The Bird Meme: Day 15

Day 15: Your favorite male bird

Northern Shoveler

To avoid going back to "favorite bird"on this one, I guess I have to work with the male/female distinction, which means we'll be talking about one of the many bird species with pronounced sexual dimorphism. That cuts out a lot of them--in North America, gulls, rails, sandpipers, cranes, pigeons, owls, flycatchers, vireos, corvids, most thrushes, most raptors, and most sparrows, for example, usually cannot be sexed in the field. Still, that leaves me plenty of options: orioles, finches, tanagers, warblers, woodpeckers, hummingbirds, game birds, and loads and loads of waterfowl.

Since dimorphic males tend to be brighter and bolder than the females, it's not hard to find one appealing, and sure enough, my favorite male is one whose colors and patterns stand out a little more than on his distaff. Given the number of waterfowl whose hens favor a cryptic brown or grey, I doubt I'm shocking anyone by noting that it's a drake, but the actual species might be a bit of a surprise.

The Wood Duck male is, no question, a strikingly beautiful bird, from its brilliantly colored bill to its epic sweep of crest feathers to its gleaming chestnut breast, and I know more than one birder who loves it fiercely, but my own tastes run to the less flamboyant members of the dabbling ducks. The Gadwall drake is probably the least flamboyant of them, but its subtly vermicular grey plumage is handsome indeed--like a fine tweed or herringbone. The male Pintail is far more striking in pattern, if not much more colorful, mixing stripes and fields of white and brown that a pinto might envy, and its long, elegant tail plumes also serve it well. And let's not sell the Mallard drake short: as common as it is, it's still a gorgeous bird whose glossy green head can make even a veteran birder draw in his breath when the light is right.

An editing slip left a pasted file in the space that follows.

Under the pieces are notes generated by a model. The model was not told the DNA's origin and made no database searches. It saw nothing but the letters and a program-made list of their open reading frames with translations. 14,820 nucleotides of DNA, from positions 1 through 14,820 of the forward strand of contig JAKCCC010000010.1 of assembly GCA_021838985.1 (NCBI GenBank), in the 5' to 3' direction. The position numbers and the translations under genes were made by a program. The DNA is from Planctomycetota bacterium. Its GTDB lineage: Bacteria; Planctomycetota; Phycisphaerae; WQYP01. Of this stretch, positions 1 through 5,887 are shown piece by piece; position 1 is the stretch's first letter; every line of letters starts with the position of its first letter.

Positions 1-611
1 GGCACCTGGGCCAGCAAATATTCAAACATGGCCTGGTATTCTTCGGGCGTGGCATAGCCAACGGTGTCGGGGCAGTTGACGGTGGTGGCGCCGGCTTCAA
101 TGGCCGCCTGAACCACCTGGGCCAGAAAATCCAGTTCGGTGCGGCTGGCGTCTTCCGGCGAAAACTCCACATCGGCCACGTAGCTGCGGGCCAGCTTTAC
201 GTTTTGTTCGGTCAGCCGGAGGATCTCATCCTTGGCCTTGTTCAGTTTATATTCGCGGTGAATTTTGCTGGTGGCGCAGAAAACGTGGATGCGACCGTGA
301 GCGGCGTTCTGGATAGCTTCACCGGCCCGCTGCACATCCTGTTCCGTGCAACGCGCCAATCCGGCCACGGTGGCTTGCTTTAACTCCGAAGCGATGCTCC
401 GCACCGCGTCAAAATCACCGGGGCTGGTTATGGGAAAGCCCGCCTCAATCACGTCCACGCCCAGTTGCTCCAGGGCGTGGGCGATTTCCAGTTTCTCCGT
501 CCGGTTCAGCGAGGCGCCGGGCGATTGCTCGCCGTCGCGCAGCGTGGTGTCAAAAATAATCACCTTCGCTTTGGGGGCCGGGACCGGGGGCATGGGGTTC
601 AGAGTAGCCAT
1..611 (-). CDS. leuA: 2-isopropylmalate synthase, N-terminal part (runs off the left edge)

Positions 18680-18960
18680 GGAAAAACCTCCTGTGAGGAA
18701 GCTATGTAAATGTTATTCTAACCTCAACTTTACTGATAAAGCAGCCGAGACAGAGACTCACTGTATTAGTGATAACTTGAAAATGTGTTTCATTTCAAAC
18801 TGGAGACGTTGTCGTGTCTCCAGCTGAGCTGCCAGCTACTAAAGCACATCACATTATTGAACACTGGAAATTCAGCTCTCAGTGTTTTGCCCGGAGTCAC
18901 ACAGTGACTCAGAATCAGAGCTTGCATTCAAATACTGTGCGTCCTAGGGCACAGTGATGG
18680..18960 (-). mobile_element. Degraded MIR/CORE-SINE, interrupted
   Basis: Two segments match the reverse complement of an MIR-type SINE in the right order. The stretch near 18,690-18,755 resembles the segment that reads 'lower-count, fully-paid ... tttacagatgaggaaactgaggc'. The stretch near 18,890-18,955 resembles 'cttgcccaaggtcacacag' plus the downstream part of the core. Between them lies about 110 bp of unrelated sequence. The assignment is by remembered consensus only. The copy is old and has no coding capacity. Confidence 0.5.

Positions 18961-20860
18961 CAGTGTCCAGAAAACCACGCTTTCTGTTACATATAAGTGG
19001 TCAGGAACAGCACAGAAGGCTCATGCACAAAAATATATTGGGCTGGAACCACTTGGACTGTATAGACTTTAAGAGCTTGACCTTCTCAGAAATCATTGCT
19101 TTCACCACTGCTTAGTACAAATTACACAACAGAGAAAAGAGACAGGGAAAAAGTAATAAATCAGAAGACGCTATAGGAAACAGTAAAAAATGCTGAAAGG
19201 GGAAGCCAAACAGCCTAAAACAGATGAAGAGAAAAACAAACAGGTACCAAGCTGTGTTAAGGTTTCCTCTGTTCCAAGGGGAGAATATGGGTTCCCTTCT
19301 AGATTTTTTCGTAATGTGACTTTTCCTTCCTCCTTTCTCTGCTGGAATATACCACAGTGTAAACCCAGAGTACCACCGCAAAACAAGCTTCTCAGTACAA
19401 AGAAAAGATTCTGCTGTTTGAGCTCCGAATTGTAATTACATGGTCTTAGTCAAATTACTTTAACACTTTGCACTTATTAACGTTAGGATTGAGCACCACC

Indeed, my particular favorite is kind of a Mallard done sideways. The Northern Shoveler is uncommon, though it can turn up in great numbers if you're in the right place, and its take on the basic Mallard plumage is likewise off the beaten track. The head isn't a rich medium green contrasting with a yellow bill--almost exactly the colors worn by the Green Bay Packers, if that's a useful field mark for you--but a forest green, shot with purple, which sets up a striking contrast with the bird's other features: the vivid yellow eye, the enormous blue-black bill, and the bright white feathers of its chest. Combine that with the bright rufous sides--the Mallard's less rusty brown is on its chest--and you've got as appealing a set of colors and patterns and shapes as you're going to find in an American duck. 

My only regret is that William H. Macy didn't use the drake as his symbol when he played the Shoveler in Mystery Men

Another opportunity wasted.

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This page contains a single entry by Peter Cashwell published on September 29, 2017 5:09 PM.

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